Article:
While I’ve owned several multimeters over the years. The one that I found when I went looking for one is an old swinging needle analog type. I’ll just put a new battery in it and test it. How does this work again? I’ll set it to test up to 500V~ since I know that the electric wiring I’m testing is 120V~ I then push the two leads into the two slots of an outlet. And the meter needle swings to … 3. To be fair, I could be reading the wrong scale. There are a lot of them on here. One of them probably means 120V~ I don’t really need to figure out where it says that though. I just need to see ‘a’ result when testing a powered wire and the absence of a result otherwise.
The new switch has come in and I’ve opened up the kitchen switch box, turned off the breaker and unshielded the wires. Now I’ll turn the breaker on and put one of the multimeter’s probes against a neutral wire and touch each of the black wires in turn with the other. Once the meter needle swings to 3 I’ll know that there’s power on that wire. And that means that I will have located the black wire I need.
Breaker off again. Green to ground. White to neutral. Black to the wire I identified as having power which is also black. Red to the other blacks. And brown… Brown is confusing. The diagram shows the black on the far switch should be tied to the source of power black wire and the red wire that’s a traveler on the far switch should be connected to the brown on the Amazon switch. So I’ve got a three wire bundle of black power-wires and two wires that go to the lights. And brown is connected to red wire from the other box. That leaves the white wire from that far box unused. (It also means that I don’t actually need a 3way switch for the far switch since only the black and red are used. Something to remember for later.)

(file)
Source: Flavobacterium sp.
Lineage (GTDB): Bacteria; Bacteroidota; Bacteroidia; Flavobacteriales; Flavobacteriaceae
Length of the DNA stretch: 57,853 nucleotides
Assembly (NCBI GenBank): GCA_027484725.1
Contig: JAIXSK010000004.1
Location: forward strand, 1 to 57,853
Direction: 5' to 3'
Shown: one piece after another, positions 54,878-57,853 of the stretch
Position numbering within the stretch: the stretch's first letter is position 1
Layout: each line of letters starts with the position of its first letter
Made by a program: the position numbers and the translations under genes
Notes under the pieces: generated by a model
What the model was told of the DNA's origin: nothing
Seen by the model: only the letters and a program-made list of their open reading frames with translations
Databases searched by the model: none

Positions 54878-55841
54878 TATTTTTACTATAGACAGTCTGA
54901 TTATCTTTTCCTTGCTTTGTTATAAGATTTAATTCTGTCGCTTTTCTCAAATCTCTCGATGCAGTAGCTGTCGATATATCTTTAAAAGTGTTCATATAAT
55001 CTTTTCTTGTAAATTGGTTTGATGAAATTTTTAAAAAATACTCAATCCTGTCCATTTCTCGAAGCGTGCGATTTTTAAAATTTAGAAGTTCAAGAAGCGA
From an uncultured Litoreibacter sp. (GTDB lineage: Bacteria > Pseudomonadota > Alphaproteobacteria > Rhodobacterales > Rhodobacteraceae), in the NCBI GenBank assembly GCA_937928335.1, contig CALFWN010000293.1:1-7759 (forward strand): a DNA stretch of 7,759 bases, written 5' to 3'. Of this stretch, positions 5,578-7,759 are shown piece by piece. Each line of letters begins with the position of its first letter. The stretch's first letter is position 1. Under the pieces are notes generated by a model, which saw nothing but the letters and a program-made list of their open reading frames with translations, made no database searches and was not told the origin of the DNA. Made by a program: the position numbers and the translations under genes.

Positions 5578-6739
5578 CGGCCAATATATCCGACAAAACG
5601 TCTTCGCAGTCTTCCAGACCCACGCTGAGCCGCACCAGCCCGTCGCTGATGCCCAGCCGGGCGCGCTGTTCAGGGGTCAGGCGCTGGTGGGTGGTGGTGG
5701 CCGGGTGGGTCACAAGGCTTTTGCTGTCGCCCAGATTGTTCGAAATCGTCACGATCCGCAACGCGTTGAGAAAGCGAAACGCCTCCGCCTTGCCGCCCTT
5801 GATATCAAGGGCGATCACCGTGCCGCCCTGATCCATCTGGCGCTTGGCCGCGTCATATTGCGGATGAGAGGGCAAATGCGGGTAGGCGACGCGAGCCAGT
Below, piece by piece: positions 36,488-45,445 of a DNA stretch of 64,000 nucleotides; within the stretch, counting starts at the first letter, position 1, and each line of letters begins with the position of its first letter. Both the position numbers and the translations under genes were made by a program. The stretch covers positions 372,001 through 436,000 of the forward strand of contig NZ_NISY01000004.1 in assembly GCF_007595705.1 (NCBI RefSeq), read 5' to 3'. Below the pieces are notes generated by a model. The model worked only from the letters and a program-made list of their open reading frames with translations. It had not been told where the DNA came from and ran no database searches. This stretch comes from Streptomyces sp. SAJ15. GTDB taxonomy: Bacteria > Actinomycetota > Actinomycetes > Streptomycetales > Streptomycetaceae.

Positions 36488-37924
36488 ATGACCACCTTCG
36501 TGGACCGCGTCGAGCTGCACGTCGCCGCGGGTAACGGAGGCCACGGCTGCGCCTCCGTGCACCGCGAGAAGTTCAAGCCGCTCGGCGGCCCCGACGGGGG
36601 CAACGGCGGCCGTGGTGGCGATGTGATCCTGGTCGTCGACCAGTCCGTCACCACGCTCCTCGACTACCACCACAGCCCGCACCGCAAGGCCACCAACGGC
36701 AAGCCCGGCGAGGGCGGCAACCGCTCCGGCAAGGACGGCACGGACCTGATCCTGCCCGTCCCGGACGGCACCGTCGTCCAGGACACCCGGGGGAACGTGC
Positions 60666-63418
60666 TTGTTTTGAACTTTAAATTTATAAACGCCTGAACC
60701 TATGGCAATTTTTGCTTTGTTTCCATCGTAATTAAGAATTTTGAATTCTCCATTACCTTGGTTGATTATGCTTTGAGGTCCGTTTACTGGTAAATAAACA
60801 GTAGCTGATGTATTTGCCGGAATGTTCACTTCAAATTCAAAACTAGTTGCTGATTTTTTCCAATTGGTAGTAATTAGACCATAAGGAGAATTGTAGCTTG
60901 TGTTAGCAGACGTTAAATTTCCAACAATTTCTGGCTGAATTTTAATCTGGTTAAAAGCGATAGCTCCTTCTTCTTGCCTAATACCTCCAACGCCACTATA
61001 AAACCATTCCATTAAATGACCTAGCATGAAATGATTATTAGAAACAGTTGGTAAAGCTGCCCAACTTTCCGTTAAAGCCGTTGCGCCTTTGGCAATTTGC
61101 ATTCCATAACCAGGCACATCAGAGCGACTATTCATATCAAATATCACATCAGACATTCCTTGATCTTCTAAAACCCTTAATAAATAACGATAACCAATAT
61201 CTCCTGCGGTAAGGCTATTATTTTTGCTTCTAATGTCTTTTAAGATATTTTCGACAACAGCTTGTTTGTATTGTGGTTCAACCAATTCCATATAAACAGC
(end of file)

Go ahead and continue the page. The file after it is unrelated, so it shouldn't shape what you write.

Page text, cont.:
And the switch works. There’s a green dot flashing. Connect it to Alexa through the app. Scan the QR-code. Poof. Alexa has control of the light. I’ll just rename the lights so Alexa knows which is which and we’re good.
Or are we? Every time I turn off the kitchen lights, there are other outlets and lights in other areas of the house that go off as well. Unfortunately, I didn’t notice it before I put the wiring back in the wall and put on the switch cover. I’ve got to open things back up.
Breaker off. I had the switch’s red power-out wire connected from the switch to two of the black wires thinking that they both controlled half of the kitchen lights. It has to be that only one of the wires controls all of the lights and the other is a runner that goes all over the place. I’ll just guess which one is the right one. (I can only be wrong once) After I figure it out, I can close everything up again and be done with things.
Breaker on. Alexa programmed. Lights tested. Now I don’t have to get up from my show to turn off the lights or put down the groceries when I come in to turn on the lights. I’ll just say, “Alexa,…” and tell her to do it.